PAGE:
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Exclusive talks with US power companies on EU gas supply in Russia-Ukraine conflict – source Reuters

© Reuters. FILE PHOTO: In this kitchen you can see the flames of a gas burner in this photo illustration taken on February 1, 2017 in a private home in Nice (France). Photo taken February 1, 2017. REUTERS / Eric Gaillard

By Dmitry Zhdannikov, Ron Bousso, Simon Lewis and Timothy Gardner

LONDON / WASHINGTON (Reuters) – The US government has spoken to several international energy companies about plans to supply Europe with a Russian-Ukrainian conflict that would cut off Russian supplies, two US officials and two industry sources told Reuters on Friday.

The United States is concerned that Russia is preparing for a new military offensive against the country that invaded Russia in 2014. Russia denies plans to attack Ukraine.

The European Union is dependent on Russia for about a third of its gas supply, and the United States may suspend its supply as a result of any conflict.

Russia’s shutdown of gas supplies to Europe would exacerbate the energy crisis caused by low fuel prices. Record prices have raised energy consumption bills and business costs and sparked protests in some countries.

State Department officials approached the companies to ask where additional supplies might come from if needed, two industry sources familiar with the dispute told Reuters, speaking on condition of anonymity over the sensitivity of the issue.

The companies told U.S. government officials that the global gas supply is tight and that there is little gas to replace large volumes from Russia, industry sources said.

The State Department’s discussions with energy companies were led by Amos Hochstein, the chief energy security adviser, who also spoke on condition of anonymity to a senior U.S. State Department official. The State Department did not ask the companies to increase production, the official added.

“We have discussed a number of contingencies and talked about everything we are doing with our state members and allies,” the source said.

“We’ve done it with the European Commission, but we’ve also done it with energy companies. It’s fair to say we’ve talked to them about our concerns and we’ve talked about a range of contingencies, but it’s been there.” There is no question about production. “

In addition to asking companies about their ability to collect supplies, U.S. officials questioned whether the companies had the power to increase exports and delay field maintenance if necessary, sources said.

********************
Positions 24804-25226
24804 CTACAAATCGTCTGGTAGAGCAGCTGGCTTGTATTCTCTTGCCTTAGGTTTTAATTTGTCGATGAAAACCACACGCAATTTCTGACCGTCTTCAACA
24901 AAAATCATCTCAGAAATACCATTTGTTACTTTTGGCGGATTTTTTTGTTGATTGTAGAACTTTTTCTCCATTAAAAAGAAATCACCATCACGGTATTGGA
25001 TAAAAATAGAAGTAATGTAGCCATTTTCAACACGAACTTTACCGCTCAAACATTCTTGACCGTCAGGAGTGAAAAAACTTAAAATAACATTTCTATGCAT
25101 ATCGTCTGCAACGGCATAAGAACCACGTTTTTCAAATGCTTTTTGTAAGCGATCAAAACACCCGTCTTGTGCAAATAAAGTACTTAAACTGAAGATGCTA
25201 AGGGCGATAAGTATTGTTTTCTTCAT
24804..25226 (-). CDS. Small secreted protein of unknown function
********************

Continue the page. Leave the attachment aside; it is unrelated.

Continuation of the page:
It was unclear which U.S. officials contacted the company. Royal Dutch Shell (LON :), ConocoPhillips (NYSE 🙂 and Exxon (NYSE 🙂 declined to comment on whether they were contacted. Chevron Corp (NYSE :), Total, Equinor and Qatar Energy did not immediately respond to the request for comment.

A second industry source said his company was asked if it had the capacity to delay maintenance in gas fields if necessary.

A spokesman for the U.S. National Security Council did not comment on talks with U.S. power companies, but confirmed that emergency planning is underway.

“Assessing potential emissions and exploring ways to reduce those emissions is good governance and standard practice,” the spokesperson said.

“All the details that reach the public in this regard only show the broad detail and seriousness that we are discussing and we are ready to implement significant measures with our allies and partners.”

Moscow has plagued the West in the past two months by gathering troops near Ukraine after taking over the Crimean peninsula in Ukraine in 2014 and supporting separatists fighting troops in Kiev in eastern Ukraine.

Biden has told Russian President Vladimir Putin that a new Russian move on Ukraine will impose sanctions and increase the US presence in Europe.

Russia denies any intention to attack Ukraine and says it has the right to move its troops.

“In the event of a shortage of energy due to the conflict or sanctions that the US promised to turn its back on Europe,” a second industry source said.

“Amos will go to major LNG companies and countries like Qatar to see if they can help the United States,” he added, referring to Hochstein.

If the supply of pipelines from Russia to Europe is reduced, European buyers would have to look for loads of supercooled gas to compensate.

U.S. liquefied natural gas (LNG) exports will rise this year to become the world’s largest supplier of LNG. It is competing for LNG supply from suppliers such as Europe, the United States and Qatar with major consumers in China and Japan, who are also facing an energy crisis.

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